The early modern map has come to mark the threshold of modernity, cutting through the layered customs of Medieval parochialism with its clean, expansive geometries. Re-thinking the role played by mathematics and cartography in the English seventeenth century, this book argues that the cultural currency of mathematics was as unstable in the period as that of England's controversial enclosures and plantations. Reviewing evidence from a wide range of literary and scientific; courtly and pragmatic texts, Edwards suggests that its unstable currency rendered mathematics necessarily rhetorical: subject to constant re-negotiation. Yet he also finds a powerful flexibility in this weakness. Mathematized texts from masques to maps negotiated a contemporary ambivalence between Calvinist asceticism and humanist engagement. Their authors promoted themselves as artful guides between virtue and profit; the study and the marketplace.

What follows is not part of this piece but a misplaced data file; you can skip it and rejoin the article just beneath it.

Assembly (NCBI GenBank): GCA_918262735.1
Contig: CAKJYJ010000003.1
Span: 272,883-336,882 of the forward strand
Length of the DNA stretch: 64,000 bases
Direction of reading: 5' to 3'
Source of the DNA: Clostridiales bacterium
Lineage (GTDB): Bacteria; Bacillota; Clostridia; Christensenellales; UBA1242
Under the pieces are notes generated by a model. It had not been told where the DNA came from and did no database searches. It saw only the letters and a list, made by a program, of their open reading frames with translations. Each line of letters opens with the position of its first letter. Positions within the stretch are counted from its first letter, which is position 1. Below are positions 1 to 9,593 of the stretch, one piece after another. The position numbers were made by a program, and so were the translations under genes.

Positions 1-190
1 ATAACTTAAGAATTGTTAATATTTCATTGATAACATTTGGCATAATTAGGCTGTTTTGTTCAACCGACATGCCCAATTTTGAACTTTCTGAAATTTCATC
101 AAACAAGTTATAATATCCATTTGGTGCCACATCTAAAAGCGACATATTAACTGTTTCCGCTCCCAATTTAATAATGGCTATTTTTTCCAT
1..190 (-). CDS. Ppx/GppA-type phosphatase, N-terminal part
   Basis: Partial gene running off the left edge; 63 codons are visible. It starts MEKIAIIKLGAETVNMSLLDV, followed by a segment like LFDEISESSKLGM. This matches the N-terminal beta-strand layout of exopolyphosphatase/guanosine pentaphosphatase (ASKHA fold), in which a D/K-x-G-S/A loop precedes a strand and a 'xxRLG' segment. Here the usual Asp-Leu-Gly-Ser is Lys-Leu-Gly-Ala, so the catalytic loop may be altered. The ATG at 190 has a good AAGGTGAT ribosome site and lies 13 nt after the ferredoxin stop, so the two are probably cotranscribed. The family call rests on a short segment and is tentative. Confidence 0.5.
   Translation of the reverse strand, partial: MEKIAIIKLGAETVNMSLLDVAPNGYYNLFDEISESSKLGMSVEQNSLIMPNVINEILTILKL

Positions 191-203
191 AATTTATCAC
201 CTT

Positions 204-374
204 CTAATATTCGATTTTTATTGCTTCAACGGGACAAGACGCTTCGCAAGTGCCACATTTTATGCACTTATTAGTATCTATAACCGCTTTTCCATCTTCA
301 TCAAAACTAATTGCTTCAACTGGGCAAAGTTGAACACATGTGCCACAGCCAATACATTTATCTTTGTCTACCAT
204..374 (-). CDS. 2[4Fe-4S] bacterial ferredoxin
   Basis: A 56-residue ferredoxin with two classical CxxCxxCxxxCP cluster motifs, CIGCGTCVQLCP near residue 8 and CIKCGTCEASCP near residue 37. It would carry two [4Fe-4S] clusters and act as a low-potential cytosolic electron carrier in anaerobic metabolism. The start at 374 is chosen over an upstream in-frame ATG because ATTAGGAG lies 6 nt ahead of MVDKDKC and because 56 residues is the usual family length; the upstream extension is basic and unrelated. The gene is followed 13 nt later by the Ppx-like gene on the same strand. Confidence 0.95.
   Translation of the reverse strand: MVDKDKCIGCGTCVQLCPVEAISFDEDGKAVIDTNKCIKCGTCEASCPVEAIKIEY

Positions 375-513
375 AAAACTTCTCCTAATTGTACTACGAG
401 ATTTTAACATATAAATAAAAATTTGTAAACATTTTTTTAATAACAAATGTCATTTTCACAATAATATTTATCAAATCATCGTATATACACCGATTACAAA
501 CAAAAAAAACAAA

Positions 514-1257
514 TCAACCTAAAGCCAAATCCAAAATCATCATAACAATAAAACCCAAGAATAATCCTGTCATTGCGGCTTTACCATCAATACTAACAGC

This multi-disciplinary work will be of interest to all disciplines affected by the recent 'spatial turn' in early modern cultural studies, and particularly to students and researchers in literature, history and geography.
List of Figures 1. Introduction: Writing, Geometry and Space 2. Discipline and Polish: The Age of Improvement and its Limits 3. Humanist Geometries: Circles in the Sand 4. Discipline Reconsidered: A Perspective to Look Beyond Tradition 5. Ambivalent Geographies 6. Points Mean Prizes: Self-Fashioning and the Mathematical Career 7. The Doubtful Traveller: Mapping and the Middle Man Notes Index
From Shakespeare to Jonson, Routledge Studies in Renaissance Literature and Culture looks at both the literature and culture of the early modern period. This series is our home for cutting-edge, upper-level scholarly studies and edited collections. Considering literature alongside theatre, popular culture, race, gender, ecology, space, and other subjects, titles are characterized by dynamic interventions into established subjects and innovative studies on emerging topics.